While studies occasionally reach incorrect conclusions, researchers can assist in correcting the record.

Photo by Pietro Jeng

When it comes to clinical research, randomised, double-blind, placebo-controlled trials are the most effective sort of study.
But even a well-designed experiment can provide questionable results. A recent follow-up on a 2019 cardiovascular study termed REDUCE-IT is an excellent illustration of a lesson that can be learned. While novel medicines are the focus of many clinical trials such as this one, the selection of the placebo is equally crucial.
What made this study so compelling?
In this type of study, people are randomly put into one of two groups: the treatment being tested (like a new medicine) or a fake treatment (called a "placebo").
Neither study participants nor researchers are aware of who is receiving the active medication versus the placebo. In other words, they are both blind to group assignment, hence the term "double-blind. The treatment assignment is coded and kept secret until the end of the trial, or it is decoded at set times to check on the effectiveness or safety of the treatment.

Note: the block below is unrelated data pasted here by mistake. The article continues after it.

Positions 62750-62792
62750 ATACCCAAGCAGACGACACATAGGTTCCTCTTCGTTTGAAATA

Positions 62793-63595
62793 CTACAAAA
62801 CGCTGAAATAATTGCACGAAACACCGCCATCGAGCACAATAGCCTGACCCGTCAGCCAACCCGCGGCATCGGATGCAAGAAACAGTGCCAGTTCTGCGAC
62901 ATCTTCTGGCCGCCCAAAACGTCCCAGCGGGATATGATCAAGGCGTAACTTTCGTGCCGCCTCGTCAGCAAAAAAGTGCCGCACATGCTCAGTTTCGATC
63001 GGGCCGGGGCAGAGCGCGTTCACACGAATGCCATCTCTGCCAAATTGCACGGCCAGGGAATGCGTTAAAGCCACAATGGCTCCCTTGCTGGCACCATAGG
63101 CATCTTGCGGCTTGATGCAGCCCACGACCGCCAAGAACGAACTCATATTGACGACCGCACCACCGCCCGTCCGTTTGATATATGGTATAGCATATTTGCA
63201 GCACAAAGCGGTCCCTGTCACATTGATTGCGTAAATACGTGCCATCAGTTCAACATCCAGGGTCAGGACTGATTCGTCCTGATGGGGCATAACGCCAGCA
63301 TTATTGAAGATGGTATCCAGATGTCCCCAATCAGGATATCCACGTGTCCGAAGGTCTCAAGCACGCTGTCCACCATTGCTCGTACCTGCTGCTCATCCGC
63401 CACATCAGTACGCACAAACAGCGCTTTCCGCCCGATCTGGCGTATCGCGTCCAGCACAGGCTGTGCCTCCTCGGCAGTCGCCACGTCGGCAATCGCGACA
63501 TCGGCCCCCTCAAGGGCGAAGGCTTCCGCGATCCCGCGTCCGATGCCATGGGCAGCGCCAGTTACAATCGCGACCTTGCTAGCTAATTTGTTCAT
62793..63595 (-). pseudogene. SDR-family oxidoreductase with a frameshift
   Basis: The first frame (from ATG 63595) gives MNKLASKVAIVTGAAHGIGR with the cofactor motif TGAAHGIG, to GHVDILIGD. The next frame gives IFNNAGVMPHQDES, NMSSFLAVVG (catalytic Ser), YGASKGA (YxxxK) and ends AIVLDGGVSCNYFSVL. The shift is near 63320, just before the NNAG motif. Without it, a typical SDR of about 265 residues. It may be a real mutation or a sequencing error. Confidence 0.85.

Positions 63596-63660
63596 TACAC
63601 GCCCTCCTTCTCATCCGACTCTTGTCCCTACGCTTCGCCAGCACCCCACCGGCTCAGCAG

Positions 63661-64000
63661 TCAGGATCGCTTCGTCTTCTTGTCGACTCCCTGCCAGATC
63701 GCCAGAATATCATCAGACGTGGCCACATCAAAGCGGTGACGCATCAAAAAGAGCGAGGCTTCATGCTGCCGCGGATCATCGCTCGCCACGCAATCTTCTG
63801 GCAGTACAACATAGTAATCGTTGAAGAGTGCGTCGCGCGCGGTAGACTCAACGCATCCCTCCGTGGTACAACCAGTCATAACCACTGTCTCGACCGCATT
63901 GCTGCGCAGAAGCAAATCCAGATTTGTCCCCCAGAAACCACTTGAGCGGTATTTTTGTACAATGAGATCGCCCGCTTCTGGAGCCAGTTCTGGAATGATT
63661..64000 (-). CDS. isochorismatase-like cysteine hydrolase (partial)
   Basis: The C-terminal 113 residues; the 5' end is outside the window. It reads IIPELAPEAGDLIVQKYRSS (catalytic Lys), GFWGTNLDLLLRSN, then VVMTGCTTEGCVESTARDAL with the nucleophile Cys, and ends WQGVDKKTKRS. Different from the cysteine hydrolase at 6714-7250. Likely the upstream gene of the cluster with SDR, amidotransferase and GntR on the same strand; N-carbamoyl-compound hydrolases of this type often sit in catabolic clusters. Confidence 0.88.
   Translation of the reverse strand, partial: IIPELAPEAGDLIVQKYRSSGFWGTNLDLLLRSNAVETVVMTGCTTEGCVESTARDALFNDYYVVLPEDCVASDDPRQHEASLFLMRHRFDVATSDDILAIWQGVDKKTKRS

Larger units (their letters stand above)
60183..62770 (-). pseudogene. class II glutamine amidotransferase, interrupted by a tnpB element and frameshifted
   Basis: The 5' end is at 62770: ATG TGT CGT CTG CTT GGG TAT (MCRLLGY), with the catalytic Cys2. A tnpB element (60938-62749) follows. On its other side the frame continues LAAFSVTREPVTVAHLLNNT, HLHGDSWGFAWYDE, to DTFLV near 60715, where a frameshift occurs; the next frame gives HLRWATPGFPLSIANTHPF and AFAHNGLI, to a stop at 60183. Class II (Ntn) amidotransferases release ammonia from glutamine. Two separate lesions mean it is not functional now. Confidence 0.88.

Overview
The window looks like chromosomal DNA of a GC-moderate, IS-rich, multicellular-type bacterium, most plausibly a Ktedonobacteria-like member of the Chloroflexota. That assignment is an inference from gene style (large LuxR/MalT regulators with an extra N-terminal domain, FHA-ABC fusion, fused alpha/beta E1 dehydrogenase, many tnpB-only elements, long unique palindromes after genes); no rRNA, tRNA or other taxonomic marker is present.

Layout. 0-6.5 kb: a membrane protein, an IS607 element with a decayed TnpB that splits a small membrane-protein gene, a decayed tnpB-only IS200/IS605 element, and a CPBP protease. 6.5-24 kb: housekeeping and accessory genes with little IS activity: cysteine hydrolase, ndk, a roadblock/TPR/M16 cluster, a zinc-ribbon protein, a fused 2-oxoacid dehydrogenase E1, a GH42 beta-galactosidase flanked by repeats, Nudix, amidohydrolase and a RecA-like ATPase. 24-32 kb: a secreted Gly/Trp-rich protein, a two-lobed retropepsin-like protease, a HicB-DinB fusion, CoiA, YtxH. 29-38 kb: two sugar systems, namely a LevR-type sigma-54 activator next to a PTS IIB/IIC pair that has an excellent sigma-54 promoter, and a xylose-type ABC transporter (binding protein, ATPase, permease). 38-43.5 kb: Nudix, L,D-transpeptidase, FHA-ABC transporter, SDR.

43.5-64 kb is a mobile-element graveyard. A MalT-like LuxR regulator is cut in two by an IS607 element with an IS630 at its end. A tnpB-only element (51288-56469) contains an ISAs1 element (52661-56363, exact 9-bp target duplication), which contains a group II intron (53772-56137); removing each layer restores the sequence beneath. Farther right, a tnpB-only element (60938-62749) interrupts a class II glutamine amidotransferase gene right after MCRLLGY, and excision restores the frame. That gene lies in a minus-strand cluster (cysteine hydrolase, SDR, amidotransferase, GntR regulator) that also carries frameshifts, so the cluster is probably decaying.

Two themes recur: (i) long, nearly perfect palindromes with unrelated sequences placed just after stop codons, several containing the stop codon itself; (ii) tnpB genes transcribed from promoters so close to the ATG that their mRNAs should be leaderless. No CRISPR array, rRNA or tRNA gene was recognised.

This decreases the likelihood that researcher or participant expectations may influence study outcomes. This implies that any changes in health or side effects can be traced to the treatment—or lack thereof.